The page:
On December 18, 1997 Frank Costanza (Jerry Stiller) introduced the TV-watching world to a new holiday tradition. In the Seinfeld episode “The Strike” George’s father explains to Cosmo Kramer how years earlier, fed up with the commercialization of Christmas, he conceived of the new holiday:
“Many Christmases ago, I went to buy a doll for my son. I reached for the last one they had, but so did another man. As I rained blows upon him, I realized there had to be another way.”
Frank summed up the holiday in a simple catch-phrase: “A Festivus…for the rest of us.”
Over a decade later Festivus has exploded into an international–well, okay, national–phenomenon. According to the Big Book of Girl Stuff:
“Festivus was intended to be a holiday that required no shopping. The only Festivus decoration is a bare metal pole, which can be stuck in a pot or hung from the ceiling.”
Another Festivus tradition is the “Airing of Grievances” during which family members announce how disappointed they have been in one another over the past year.
As far as cultural anthropologists have deduced, the holiday was invented by the father of Seinfeld screenwriter Dan O’Keefe in the 1960s, although the younger O’Keefe altered the holiday for the Seinfeld version. The original Festivus for example was held anytime from December to May. The modern incarnation is celebrated on December 23, halfway between Winter Solstice and Christmas.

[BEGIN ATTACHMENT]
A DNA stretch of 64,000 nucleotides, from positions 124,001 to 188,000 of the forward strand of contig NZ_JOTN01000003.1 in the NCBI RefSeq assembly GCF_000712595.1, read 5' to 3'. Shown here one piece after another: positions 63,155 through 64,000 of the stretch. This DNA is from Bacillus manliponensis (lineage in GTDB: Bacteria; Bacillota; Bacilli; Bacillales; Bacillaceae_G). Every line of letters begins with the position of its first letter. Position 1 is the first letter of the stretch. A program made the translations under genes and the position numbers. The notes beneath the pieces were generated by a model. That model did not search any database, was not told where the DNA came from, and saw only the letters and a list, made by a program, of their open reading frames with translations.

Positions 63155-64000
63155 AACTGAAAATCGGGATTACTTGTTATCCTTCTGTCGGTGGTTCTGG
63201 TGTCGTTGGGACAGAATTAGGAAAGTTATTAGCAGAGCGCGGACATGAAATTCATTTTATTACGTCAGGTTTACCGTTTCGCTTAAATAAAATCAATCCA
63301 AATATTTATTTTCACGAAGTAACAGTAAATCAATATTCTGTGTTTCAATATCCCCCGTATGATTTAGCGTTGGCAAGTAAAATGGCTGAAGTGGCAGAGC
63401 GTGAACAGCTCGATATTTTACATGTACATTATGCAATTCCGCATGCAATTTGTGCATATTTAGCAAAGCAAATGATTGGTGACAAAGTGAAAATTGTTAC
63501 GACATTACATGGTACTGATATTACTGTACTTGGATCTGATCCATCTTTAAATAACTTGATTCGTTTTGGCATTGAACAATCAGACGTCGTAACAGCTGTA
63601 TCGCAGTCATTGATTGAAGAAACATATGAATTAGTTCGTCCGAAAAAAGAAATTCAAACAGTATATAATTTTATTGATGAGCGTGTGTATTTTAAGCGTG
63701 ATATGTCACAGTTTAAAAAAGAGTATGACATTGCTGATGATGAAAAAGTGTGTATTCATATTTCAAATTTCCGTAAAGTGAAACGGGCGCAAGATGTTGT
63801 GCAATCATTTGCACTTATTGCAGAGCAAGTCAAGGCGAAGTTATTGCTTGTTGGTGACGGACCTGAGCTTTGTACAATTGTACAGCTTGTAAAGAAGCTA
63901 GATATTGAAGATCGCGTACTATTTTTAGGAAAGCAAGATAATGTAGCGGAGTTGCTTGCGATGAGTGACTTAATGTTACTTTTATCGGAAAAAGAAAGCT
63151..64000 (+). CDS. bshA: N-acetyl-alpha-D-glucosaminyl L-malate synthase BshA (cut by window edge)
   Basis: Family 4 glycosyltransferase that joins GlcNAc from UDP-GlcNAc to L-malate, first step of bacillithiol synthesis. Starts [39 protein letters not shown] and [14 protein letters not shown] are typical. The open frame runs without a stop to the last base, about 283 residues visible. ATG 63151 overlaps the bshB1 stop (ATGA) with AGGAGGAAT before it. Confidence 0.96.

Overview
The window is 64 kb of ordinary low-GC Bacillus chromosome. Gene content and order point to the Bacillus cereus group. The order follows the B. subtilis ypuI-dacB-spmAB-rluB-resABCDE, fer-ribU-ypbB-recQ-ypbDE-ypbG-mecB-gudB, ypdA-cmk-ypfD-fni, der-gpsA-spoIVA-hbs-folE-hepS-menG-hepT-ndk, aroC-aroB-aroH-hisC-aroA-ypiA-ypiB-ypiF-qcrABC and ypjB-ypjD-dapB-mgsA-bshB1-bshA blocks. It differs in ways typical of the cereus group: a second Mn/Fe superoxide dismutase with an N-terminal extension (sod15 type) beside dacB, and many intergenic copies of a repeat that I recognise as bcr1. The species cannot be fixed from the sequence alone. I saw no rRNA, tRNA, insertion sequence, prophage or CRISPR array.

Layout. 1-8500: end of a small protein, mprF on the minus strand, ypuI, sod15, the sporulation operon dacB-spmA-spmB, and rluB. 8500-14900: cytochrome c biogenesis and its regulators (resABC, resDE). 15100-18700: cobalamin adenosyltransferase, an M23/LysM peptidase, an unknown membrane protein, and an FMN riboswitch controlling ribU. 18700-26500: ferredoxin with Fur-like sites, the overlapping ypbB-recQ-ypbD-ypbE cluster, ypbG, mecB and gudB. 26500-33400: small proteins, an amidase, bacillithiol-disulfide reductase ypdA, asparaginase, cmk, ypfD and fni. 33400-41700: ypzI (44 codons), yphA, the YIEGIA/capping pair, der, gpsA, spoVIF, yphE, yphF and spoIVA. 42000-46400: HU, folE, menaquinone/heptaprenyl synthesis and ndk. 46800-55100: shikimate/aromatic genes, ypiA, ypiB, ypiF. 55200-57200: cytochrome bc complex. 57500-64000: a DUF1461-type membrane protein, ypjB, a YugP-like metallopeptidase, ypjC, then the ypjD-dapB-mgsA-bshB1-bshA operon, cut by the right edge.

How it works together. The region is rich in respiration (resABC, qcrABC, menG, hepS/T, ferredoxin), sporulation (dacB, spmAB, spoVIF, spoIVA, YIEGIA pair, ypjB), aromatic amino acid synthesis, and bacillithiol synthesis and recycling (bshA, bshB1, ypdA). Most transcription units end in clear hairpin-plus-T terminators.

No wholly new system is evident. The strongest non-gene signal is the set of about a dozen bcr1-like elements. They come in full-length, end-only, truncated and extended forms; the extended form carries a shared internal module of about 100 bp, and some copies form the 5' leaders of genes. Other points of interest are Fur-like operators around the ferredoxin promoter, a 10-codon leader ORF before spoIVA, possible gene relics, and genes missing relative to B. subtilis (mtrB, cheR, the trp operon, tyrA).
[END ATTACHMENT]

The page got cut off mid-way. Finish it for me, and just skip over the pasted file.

But these days Festivus has competition for the December 23 spot. A holiday known as HumanLight is also celebrated on the 23rd. HumanLight is a non-denominational festival that makes no reference to the divine or supernatural. It was started by a Humanist organization in Verona, New Jersey in 2001. Its purpose: to provide a non-religious alternative to Christmas, Hanukkah, and other December celebrations.
It’s unlikely the December 23rd date was chosen to oust Festivus, but Festivus participants will gladly take on the challenge. You see, the final activity of Festivus is known as “Feats of Strength”: no Festivus party is declared over until someone can successfully pin the host’s head to the ground.
So have a great Festivus, and if you’re throwing a party, consider plush carpeting.
One Reply to “Festivus: a Holiday for the Rest of Us”
Right about now, Festivus is sounding perfect.